During the execution of the clinical trial, there may be a lot of missing data which may cause problems in future. Handling of the missing data can be a challenging task. The missing data may be caused due to many reasons including the patients lost due follow up with the relocation of the trial, closing of centers before the completion of the study, and patients withdrawing the consent and dropping out. The missing data can affect the outcomes of the study and even cause biased treatment comparisons. Tipping point analysis can be used in the medical device clinical trials. A tipping point analysis fills up the missing data space with the values so that the p-value is equal to or more than the pre-specified significance level.
Measures of Diagnostic Accuracy
The accuracy of the clinical test is identified by comparing the outcome from the diagnostic test(negative or positive) to the true condition(absence or presence of disease) of the respective patient. The basic measures for accuracy are mainly specificity and sensitivity. Specificity focuses on the specific area of the test, excluding the disease or condition from which the patient is not suffering. It is the probability of the negative result as the patient is not suffering from the condition of interest. Sensitivity is the ability to test or detect the current condition or status when the disease is present. There will be a probability of the positive test given to the patient actually suffering from the condition or disease. In medical clinical trials, the accuracy of the results is most important to know about the true positive of the test by the predictive values. The negative predictive value (NPV) is the probability of the patient not suffering from the condition or disease. The positive predictive value (PPV) is the probability that the diagnosed patient is suffering from the tested condition or disease.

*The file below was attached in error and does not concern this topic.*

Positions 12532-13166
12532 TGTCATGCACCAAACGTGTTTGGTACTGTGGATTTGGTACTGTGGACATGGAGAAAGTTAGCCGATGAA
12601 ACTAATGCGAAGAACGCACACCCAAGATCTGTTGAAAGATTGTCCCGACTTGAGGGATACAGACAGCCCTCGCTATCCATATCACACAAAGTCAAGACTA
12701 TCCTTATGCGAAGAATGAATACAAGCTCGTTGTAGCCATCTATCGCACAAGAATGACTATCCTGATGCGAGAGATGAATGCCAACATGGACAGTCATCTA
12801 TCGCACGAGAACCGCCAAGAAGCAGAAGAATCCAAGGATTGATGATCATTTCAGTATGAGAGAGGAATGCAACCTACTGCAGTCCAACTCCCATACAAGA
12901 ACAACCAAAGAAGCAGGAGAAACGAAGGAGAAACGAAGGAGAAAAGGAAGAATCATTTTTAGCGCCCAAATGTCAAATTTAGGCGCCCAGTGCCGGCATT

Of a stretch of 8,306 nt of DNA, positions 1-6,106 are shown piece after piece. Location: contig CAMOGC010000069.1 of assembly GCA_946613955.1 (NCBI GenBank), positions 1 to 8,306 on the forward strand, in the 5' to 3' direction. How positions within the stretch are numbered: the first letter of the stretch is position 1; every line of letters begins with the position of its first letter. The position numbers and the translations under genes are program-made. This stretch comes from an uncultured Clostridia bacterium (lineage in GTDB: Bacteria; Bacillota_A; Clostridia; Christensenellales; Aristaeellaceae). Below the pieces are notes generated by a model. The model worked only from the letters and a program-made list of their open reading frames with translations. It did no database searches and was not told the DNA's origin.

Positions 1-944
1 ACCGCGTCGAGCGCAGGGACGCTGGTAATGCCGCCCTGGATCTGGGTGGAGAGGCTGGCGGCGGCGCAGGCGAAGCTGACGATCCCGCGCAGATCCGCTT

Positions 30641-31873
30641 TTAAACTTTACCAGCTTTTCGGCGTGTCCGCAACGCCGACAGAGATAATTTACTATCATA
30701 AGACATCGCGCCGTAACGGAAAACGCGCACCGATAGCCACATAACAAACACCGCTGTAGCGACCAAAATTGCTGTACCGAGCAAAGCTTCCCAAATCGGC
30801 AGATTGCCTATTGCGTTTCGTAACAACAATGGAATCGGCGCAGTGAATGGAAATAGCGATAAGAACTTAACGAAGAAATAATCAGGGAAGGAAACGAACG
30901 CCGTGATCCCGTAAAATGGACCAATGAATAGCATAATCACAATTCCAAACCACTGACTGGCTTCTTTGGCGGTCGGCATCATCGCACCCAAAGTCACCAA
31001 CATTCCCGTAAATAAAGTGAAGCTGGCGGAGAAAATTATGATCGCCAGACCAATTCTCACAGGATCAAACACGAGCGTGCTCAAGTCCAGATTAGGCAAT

Adaptive designs use the data to determine the adjustments to the aspects of the trial according to the plan. One of the most common notions is the early stoppage of the trial. To curb the following possibility of the early stoppage, an interim analysis should be performed before the final analysis. It is planned to assess if the following accumulated evidence at the interim study is enough to land to an appropriate inference. The adaptive design has a great ability to adjust the size of the same according to the needs of the study at the time of course of the trial. The adaptive trial designs are much easier to implement by the help of Bayesian methods rather than using the frequentist method. By implementing the Bayesian method, the trials are more adaptive and flexible in design and study. From the analysis to the designs of medical device data, a great experience is required in the technical field for the ease and accuracy of the study.
The medical device clinical trial industry is growing at a decent pace. The clinical research is necessary for assessing the effectiveness and safety of the various medical devices available in the development process and markets. The high-quality precision and accuracy is the main key of the medical device clinical trial. It has also become a vital element in most of the pharmaceutical researches like the devices used to deliver diagnostic images or drugs to monitoring therapies.